Tuesday

22nd Oct 2019

Brunei defends stoning to death of gay men in EU letter

  • Brunei's sultan Hassanal Bolkiah is the architect behind the laws (Photo: Cia Pak)

Brunei has defended its draconian anti-homosexual and anti-adultery laws in a letter to the European Parliament (EP), while saying that few homosexuals are stoned to death in practice.

The south-east Asian country of 400,000 recently passed laws where homosexuals and others who commit adultery face brutal executions through a penal sentence known as "hadd".

Read and decide

Join EUobserver today

Support quality EU news

Get instant access to all articles — and 18 year's of archives. 30 days free trial.

... or join as a group

Thieves and robbers also risk amputations.

The architect behind the sharia laws, the 72-year old sultan Hassanal Bolkiah, who has ruled the oil-rich nation for decades, has since turned into an international pariah amid celebrity boycotts of his luxury hotels.

But the Brunei mission to the EU defended its position in a letter to MEPs ahead of a debate on human rights in the EP in Strasbourg on Thursday (18 April).

The criminalisation of adultery and sodomy were needed to safeguard the sanctity of family lineages and marriage, its four-page memo, obtained by EUoserver said.

The criminal offences did not apply to non-Muslims, it added.

And the harshest of the punishments, such as stoning to death of gay men, were seldom carried out because there were too few robust witnesses to fulfil legal requirements, it also said.

At least two males of "high moral standing piety" must witness the crime of sodomy or adultery, it noted.

But the difficulty in finding such men meant the stonings were unlikely to occur in practice, the Brunei diplomats added.

"The standards of piety of the male witness is extremely high, [so] that it is extremely difficult to find one in this day and age," their letter said.

The Brunei embassy further noted that its anti-gay sharia law was meant to prevent the alleged crimes from taking place instead of punishing people after the fact.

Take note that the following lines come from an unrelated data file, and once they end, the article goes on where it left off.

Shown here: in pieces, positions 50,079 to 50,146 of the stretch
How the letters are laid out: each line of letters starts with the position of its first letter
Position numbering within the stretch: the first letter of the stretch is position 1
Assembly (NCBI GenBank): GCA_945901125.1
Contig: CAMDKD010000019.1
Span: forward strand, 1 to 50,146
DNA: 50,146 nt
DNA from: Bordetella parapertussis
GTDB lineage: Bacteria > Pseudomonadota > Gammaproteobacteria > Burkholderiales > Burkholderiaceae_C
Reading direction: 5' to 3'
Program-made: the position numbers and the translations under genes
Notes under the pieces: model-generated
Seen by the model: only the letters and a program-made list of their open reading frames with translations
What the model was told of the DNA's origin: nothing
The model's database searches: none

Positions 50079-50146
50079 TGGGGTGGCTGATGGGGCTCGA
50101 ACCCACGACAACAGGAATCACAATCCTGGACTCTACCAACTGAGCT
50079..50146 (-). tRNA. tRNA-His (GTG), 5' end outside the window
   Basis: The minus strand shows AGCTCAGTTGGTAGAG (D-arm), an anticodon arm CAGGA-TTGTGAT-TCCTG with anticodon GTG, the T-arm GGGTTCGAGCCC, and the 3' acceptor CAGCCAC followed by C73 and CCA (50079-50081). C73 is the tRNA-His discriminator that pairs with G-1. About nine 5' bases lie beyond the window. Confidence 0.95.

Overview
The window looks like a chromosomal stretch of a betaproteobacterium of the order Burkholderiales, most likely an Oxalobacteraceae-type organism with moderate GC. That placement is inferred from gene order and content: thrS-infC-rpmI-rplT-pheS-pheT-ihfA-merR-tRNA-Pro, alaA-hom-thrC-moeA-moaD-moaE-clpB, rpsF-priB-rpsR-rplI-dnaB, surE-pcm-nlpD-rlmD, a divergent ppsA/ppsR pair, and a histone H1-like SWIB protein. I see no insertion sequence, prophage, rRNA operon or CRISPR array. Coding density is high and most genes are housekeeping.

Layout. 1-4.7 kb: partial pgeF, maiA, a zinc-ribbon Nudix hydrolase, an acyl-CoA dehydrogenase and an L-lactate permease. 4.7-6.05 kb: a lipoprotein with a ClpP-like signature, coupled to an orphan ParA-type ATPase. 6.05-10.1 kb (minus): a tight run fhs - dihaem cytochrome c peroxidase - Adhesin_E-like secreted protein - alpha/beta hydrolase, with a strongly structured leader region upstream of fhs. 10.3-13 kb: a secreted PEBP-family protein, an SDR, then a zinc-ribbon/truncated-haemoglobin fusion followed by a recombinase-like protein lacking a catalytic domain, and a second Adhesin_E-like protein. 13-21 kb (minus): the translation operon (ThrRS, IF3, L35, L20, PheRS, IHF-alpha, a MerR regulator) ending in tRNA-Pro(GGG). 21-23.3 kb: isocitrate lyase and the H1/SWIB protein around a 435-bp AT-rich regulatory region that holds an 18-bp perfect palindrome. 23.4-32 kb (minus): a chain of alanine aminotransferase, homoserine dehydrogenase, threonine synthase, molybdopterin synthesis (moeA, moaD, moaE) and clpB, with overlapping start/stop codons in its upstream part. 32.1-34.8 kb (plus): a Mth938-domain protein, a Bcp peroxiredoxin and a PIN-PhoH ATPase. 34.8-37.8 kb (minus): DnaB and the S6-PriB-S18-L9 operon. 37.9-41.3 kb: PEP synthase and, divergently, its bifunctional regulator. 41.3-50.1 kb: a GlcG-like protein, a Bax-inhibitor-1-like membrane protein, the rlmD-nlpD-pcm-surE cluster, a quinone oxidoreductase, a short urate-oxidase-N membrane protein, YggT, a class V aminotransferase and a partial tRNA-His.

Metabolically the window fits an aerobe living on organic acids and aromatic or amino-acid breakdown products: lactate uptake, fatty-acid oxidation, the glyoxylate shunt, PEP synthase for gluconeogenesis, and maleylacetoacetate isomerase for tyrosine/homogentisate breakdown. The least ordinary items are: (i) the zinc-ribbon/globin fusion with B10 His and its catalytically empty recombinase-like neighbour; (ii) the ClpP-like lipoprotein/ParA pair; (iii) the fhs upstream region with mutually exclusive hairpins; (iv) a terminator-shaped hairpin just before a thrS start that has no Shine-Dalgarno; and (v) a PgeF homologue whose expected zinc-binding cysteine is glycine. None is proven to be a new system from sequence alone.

Meanwhile, people who committed less severe "crimes" were to be whipped by people of the same gender, it said.

Only moderate force was to be used and the whipping should not result in the "laceration of the skin" or "break bones", it added.

The European Union has said any such punishments violate the Convention against Torture and Other Cruel, Inhuman or Degrading Treatment or Punishment.

Brunei signed the convention in 2015.

EU counts cost of US visa war

US nationals could be forced to seek EU visas from mid-October. But the move would be a "disaster" for bilateral relations and would cost billions if implemented.

Belgium's EU nominee still embroiled in legal feud

Cache of 18 secret documents and allegations of death threats in fresh legal complaint surrounding Belgium's EU nominee, Didier Reynders, shortly after a low-level prosecutor cleared his name.

EU sides with Google in data protection case

The European Commission suggests the French data protection watchdog overstretched its remit to make Google delist names on a global scale from search query results, as part of the 'right to be forgotten' rule in the EU's data protection regulation.

News in Brief

  1. MEPs criticise Juncker over climate and tax policies
  2. Juncker defends commission record on Greek crisis
  3. Croatian MEP criticises EU parliament for trusting Šuica
  4. Brexit is waste of time and energy, says Juncker
  5. Abortion and same-sex marriage become legal in Northern Ireland
  6. Germany wants internationally controlled zone in Syria
  7. EU parliament refuses to debate Catalonia
  8. Four businessmen charged in Slovak journalist murder

Stalling on VAT reform costing billions, says Commission

German media outlet Correctiv, along with other newsrooms, have revealed how criminals annually cheat EU states out of billions in VAT fraud. The EU Commission says solutions exist - but member states refuse to budge on tax unanimity.

Stakeholders' Highlights

  1. UNESDAUNESDA welcomes Nicholas Hodac as new Director General
  2. Nordic Council of MinistersBrussels welcomes Nordic culture
  3. UNESDAUNESDA appoints Nicholas Hodac as Director General
  4. UNESDASoft drinks industry co-signs Circular Plastics Alliance Declaration
  5. FEANIEngineers Europe Advisory Group: Building the engineers of the future
  6. Nordic Council of MinistersNew programme studies infectious diseases and antibiotic resistance
  7. UNESDAUNESDA reduces added sugars 11.9% between 2015-2017
  8. International Partnership for Human RightsEU-Uzbekistan Human Rights Dialogue: EU to raise key fundamental rights issues
  9. Nordic Council of MinistersNo evidence that social media are harmful to young people
  10. Nordic Council of MinistersCanada to host the joint Nordic cultural initiative 2021
  11. Vote for the EU Sutainable Energy AwardsCast your vote for your favourite EUSEW Award finalist. You choose the winner of 2019 Citizen’s Award.
  12. Nordic Council of MinistersEducation gets refugees into work

Latest News

  1. EU open to imminent Brexit extension, Tusk indicates
  2. EU centrists ally with far right on migrant rescues
  3. MPs vote on Johnson's latest push for Brexit deal
  4. Macron breaks Balkans promise in quest for EU dominance
  5. Snap elections in North Macedonia after EU rejection
  6. UK opposition MPs attack new Brexit deal
  7. Deep divisions on display over post-Brexit EU budget
  8. Juncker: 'Historic mistake' against Balkan EU hopefuls

Join EUobserver

Support quality EU news

Join us